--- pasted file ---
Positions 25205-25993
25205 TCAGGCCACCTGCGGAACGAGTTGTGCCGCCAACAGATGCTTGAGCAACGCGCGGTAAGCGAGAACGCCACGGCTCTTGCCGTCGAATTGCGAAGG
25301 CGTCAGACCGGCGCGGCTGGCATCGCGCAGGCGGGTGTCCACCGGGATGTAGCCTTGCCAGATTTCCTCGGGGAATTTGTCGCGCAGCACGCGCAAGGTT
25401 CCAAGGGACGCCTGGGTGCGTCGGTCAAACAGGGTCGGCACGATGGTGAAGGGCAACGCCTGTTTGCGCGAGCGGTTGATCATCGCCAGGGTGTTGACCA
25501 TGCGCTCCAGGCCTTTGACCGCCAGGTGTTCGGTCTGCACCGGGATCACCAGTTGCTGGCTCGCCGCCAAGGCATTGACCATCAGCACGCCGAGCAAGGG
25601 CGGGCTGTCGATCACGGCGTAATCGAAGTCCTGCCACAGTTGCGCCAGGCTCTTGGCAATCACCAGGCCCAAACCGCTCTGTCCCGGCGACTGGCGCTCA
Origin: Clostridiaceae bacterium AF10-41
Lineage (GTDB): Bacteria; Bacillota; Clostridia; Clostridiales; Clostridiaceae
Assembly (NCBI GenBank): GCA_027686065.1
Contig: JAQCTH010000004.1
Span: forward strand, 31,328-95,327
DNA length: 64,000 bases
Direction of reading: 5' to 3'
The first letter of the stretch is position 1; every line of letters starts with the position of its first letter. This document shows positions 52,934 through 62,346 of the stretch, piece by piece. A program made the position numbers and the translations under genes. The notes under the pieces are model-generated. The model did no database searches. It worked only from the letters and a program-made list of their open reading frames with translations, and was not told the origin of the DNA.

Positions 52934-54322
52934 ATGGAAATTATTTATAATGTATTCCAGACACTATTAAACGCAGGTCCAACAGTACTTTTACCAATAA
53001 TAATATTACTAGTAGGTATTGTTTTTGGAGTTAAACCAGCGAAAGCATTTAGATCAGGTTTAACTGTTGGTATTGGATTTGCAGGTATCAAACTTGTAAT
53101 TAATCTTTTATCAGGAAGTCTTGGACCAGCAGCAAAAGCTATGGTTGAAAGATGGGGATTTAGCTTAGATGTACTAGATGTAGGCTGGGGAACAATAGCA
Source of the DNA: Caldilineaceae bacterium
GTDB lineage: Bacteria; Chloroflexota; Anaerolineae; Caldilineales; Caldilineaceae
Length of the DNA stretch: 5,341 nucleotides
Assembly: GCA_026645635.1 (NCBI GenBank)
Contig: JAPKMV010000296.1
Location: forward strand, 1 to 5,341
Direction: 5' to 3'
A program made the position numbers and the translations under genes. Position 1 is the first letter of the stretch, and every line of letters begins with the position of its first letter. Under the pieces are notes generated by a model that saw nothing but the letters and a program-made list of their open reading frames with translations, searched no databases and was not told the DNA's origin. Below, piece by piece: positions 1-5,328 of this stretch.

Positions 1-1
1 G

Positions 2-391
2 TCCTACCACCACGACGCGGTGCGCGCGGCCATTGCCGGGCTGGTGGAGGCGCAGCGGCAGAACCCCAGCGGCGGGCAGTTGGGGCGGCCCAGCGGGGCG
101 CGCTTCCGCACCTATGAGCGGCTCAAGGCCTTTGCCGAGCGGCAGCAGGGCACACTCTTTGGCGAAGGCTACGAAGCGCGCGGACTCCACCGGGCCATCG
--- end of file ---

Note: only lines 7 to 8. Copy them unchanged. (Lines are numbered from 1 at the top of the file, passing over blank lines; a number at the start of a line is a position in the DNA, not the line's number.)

Origin: Clostridiaceae bacterium AF10-41
Lineage (GTDB): Bacteria; Bacillota; Clostridia; Clostridiales; Clostridiaceae